FEATURE pt2 - City takes steps towards a green future open to all - Year-long trial will see traffic ban... but reactions are mixed


Revised plans have been submitted for the redevelopment of Truro’s Pydar Street area Photo Paul Williams

23rd June 2021

By Juliet Lunam

Pydar Street

Planners have gone back to the drawing board and come up with a revised scheme for regenerating Truro’s rundown Pydar area.

The plan is for a £170 million facelift including homes, a creative hub and green spaces along with better connectivity to park areas surrounding Truro.

A pathway along the river will be created as well as terraced gardens and 150 new trees.

An outline planning application for the project was refused by Cornwall Council’s strategic planning committee in February, due to concerns over the loss of parking and the height and mass of some buildings.

Since then, the Pydar team has been in discussions with everyone involved – Treveth Development LLP, PRP Architects, and Inner Circle Consulting and a revised planning application has now been produced. The new plans are now available to view via the online planning application register (application number PA21/04889), and include changes which reduce the total building area by 10,500sqm, reducing all nonresidential use by 21 per cent.

This means the development’s overall height has been decreased to align with the surrounding neighbourhood. Retail remains at less than two per cent of the total development while workspace and leisure use will be ten per cent of the site.

In response to concerns over parking, the resubmitted proposals now include the retention of the Moresk/Oak Way car park and a planning condition that these spaces will be retained for a specified minimum period. It can only be built on when evidence is available the rest of the Pydar development does not have an adverse impact on the adjacent residential areas and there are sufficient available car park spaces in Truro.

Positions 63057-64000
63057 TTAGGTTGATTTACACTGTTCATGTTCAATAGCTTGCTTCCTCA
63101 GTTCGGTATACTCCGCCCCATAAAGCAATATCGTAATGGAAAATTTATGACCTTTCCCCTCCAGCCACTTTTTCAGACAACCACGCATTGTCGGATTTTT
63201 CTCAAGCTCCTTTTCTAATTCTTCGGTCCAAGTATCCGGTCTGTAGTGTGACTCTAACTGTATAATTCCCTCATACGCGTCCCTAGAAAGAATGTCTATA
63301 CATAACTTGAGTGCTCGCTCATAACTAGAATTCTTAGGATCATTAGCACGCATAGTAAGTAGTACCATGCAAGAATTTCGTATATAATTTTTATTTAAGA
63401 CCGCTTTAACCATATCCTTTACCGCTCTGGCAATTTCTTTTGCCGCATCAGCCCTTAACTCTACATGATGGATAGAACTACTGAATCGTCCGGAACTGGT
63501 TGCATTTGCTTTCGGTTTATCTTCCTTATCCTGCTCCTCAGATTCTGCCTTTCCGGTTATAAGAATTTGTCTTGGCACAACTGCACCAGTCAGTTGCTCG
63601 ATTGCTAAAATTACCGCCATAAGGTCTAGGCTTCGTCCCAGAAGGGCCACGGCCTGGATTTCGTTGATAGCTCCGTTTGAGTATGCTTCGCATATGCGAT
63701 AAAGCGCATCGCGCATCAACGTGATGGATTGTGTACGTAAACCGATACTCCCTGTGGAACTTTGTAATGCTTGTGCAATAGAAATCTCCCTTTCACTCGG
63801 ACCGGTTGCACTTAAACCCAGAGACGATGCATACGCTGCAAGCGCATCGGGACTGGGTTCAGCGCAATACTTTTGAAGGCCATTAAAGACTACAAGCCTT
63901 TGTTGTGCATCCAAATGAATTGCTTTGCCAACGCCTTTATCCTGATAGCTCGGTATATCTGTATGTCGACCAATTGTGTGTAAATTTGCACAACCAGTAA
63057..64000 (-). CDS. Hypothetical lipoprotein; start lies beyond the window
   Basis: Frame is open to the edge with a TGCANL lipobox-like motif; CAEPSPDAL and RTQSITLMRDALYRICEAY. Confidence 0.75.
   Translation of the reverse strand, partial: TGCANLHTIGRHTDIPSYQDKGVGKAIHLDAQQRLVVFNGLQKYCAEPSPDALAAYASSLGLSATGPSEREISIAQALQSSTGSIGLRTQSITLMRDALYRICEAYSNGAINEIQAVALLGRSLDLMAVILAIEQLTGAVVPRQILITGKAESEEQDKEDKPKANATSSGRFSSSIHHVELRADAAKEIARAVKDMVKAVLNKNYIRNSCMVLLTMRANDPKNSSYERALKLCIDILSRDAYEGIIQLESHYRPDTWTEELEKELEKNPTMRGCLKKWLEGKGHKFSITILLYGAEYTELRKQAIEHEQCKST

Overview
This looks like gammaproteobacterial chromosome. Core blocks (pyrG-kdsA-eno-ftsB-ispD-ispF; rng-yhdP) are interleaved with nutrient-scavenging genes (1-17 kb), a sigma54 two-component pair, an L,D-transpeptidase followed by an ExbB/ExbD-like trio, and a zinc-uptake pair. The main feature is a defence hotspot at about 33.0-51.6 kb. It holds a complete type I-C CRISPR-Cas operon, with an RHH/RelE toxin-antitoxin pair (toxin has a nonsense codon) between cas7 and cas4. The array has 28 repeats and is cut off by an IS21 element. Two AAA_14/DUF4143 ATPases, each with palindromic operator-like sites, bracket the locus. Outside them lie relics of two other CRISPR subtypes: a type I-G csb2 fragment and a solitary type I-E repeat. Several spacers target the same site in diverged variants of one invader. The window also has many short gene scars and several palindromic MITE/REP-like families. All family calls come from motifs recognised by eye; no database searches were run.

Some 320 homes – 35 per cent of which will be affordable – are to be built with greenspace, access to the riverfront, proximity to shops in the town centre and new food and drink businesses.

In addition, the development will create more than 3.5 acres of public spaces, plant more than 100 trees and provide new garden areas with accessible riverside paths for everyone to use.

Planners say, for comparison, Pydar will be creating greenspace the equivalent to three times the size of Lemon Quay.

Cllr Stephen Rushworth, portfolio holder for the economy at the council, said: “With cities and high streets across the country facing unprecedented challenges, the need to invest in projects which will support our city centre, create jobs and build homes is now greater than ever. The council has been working with residents and businesses to maximise the benefits for the city through this project. We are submitting these revised plans, which are now out for consultation, to strengthen the city c entre and provide an exciting neighbourhood which will deliver quality homes, contribute to the city’s affordable housing need, improve access to nature, and provide more jobs and opportunities.”

City councillors were unhappy with the first draft of proposals but Cllr Stuart Roden said they are happier with the changes made. He said: “I think by and large they’ve listened and it has been reduced considerably in size. I think the tallest building was going to be seven storeys and now it’s down to four, with typically two and three. There’s quite a bit more green space so the commercial side has been reduced significantly. It does look as though the planners have actually listened; I think they expected it to go through as it was and didn’t expect the number of complaints and have had to rethink it.”

Cllr Roden said he would have preferred to see the area given over to housing and open spaces but the new plans are a ‘reasonable compromise’. He added: “The design fits in a bit more now as well. Truro is an historic city and we have to protect that. You come and you see the cobbles, the cathedral… it’s a nice place and we should be making the most of that.”

If the Pydar scheme is approved, the aim would be for work to start on the redevelopment next year. lTo view the plans, you can visit www.pydar.co.uk or you can follow updates on Twitter, Facebook, and Instagram (@PydarTruro).

subscribe icon.png